THE Conference of Rulers’ statement on the social contract, the MCA’s proposal for a second deputy chairperson’s post in the Barisan Nasional (BN) and money politics in Umno were the focus in the Malay dailies from 18 to 24 Oct.
The statement, issued on 16 Oct, was about the special privileges of the Malay rulers, Islam, Malay as the national language, the special position of the Malays and the legitimate interests of other communities according to the Federal Constitution. The statement said these provisions were known as the social contract. It cautioned that there should not be any attempt to dispute the social contract, as this could lead to disunity and racial strife.
On 18 Oct, Berita Harian‘s editorial, Ketegasan Majlis Raja-Raja mampu elak perpecahan, lauded the statement and called on the public to give heed to the Rulers’ advice.
It said since the number of seats held by the Malays in Parliament dropped after the 8 March general election, the non-Malay parliamentarians had become more vocal in questioning the social contract. It said the rulers’ statement was the right move to try and prevent racial tension.
Law practitioner Salehuddin Saidin wrote in an article, Kuasa Yang di-Pertuan Agong pelihara hak Melayu, in Utusan Malaysia on the same day, that there were provisions in the state and federal constitutions empowering the Rulers to preserve indigenous rights.
He said Article 153 in the Federal Constitution outlined the fundamental functions of the Agong and the rulers as protectors of Malay rights and Islam, without disregarding the legitimate rights of the other races.
He said any effort to defend the social contract should not be seen as racist, but as an effort to uphold the provisions that had always existed in the constitution.
On 19 Oct, Noraini Abd Razak in a Mingguan Malaysia column entitled Menyahut titah Raja-Raja, said the statement was a reminder to Malaysians of the rulers’ role and power under Article 153.
She said the role of the rulers was often not taken seriously by the public, adding that it was timely for the rulers to be proactive in exercising their duties.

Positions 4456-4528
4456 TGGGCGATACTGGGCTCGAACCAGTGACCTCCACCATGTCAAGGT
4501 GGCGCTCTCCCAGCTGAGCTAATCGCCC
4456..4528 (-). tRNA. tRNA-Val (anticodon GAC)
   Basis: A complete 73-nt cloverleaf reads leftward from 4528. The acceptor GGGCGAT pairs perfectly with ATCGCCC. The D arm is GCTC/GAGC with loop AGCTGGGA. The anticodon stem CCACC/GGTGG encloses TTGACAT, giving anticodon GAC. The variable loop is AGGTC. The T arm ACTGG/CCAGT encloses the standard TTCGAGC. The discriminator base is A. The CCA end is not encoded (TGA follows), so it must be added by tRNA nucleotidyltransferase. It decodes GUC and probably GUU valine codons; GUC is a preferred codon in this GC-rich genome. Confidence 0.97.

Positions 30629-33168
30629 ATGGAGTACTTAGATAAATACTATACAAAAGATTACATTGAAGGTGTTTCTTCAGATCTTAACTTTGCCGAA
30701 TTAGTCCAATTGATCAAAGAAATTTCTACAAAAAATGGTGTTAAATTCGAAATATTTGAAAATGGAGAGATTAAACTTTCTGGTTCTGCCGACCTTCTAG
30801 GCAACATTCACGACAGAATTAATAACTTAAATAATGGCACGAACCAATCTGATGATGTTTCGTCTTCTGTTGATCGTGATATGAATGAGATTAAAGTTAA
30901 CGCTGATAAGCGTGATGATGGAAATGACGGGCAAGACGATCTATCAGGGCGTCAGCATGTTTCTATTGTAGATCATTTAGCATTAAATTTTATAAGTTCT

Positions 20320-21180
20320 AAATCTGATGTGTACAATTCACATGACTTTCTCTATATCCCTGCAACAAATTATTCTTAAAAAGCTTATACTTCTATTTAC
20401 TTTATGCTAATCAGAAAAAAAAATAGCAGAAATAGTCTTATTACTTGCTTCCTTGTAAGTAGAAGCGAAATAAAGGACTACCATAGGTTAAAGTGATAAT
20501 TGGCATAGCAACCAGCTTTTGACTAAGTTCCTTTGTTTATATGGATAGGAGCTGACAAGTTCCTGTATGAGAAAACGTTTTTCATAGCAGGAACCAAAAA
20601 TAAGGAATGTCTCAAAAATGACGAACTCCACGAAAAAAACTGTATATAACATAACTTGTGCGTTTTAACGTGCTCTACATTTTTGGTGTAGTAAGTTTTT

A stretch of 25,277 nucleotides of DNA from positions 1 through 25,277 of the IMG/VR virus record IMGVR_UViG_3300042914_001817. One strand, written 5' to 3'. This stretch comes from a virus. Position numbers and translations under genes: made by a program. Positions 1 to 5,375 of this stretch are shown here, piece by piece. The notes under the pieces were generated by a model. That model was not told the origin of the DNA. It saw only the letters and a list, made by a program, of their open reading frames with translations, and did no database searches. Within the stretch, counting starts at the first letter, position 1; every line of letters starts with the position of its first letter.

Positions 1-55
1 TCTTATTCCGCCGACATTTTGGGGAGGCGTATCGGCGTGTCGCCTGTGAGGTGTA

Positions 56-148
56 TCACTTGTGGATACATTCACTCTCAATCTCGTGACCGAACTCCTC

The writer also noted a suggestion by constitutional law expert Professor Abd Aziz Bari that the rulers form a body to look into the welfare of the Malays and Islam.
In a report on the same day, the Yang Dipertua of Persatuan Ulama Malaysia, Datuk Sheikh Abdul Halim Abdul Kadir, urged Malaysia’s Islamic movements to unite in defence against any threat to Islam, the Malay race and the institution of the rulers.
On 17 Oct, the MCA’s outgoing Youth chief Datuk Liow Tiong Lai had proposed in his speech at the party’s Youth assembly that the BN form a second deputy chairperson’s post, designated for the MCA.
In a Berita Harian report the next day, BN Youth chief Datuk Seri Hishammuddin Hussein said the proposal should be studied carefully and assured that the BN would examine all proposals by its component parties, for the sake of the coalition’s future.
However, in a commentary on the same day, Umno supreme council member Datuk Noh Omar said: “Now isn’t the time for component parties to be making demands, especially now that the BN is going through a re-branding process.”
Utusan Malaysia also reported on the reaction from various Umno leaders. In the report, BN tidak nafikan hak komponen bersuara, on 19 Oct, Umno vice-president Tan Sri Muhyiddin Yassin said any amendment of the BN’s existing system to cater to the MCA’s request could result in other component parties making similar demands.
However, he said, “we respect their proposal and it could be discussed in the BN supreme council”.
In another report, Umno Terengganu tolak, the state’s Umno chief Datuk Ahmad Said said the status quo in the BN should be preserved to ensure harmony among the component parties.
The former chairperson of the BN, Tun Dr Mahathir Mohamad, said the BN would be weakened if it failed to handle the component parties’ demands wisely.
In the report, BN lemah jika gagal tangani permintaan komponen – Dr M, he said “entertaining one party’s request would result in dissatisfaction among the rest, and this will not help to strengthen the BN”.
In a 21 Oct report, Cheras Umno division head Datuk Syed Ali Alhabshee criticised the MCA’s proposal as going against the BN’s concept of consensus among the component parties.
Dr Aisar Yee Abdullah wrote in a column, Kenapa baru sekarang MCA bising?, published in Sinar Harian on 22 Oct, that the MCA was blaming Umno for its poor performance in the general election, and making the proposal to regain the community’s votes. However, the writer said this was not the time for the MCA to raise inter-component party problems, but for it to revive the party from within.
In a 21 Oct Berita Harian report, Umno supreme council member Datuk Seri Dr Rais Yatim said several groups had demanded rewards from him for his vice-presidential nominations. He said money politics in the party was worse than in the past and urged the council to take immediate action.
On 22 Oct, both Utusan Malaysia and Sinar Harian reported that Rais had cynically suggested that, given the extent of money politics in the party, the contest for Umno’s top posts be done through a tender process.
That drew a furious response from Perlis Umno chief Datuk Seri Shahidan Kassim. In a Sinar Harian report the next day, titled Shahidan anggap saranan Rais menghina Umno, he said the statement was a disgrace to the party. Shahidan added that if Rais’ nomination were done through a tender process, he would place a RM1 bid.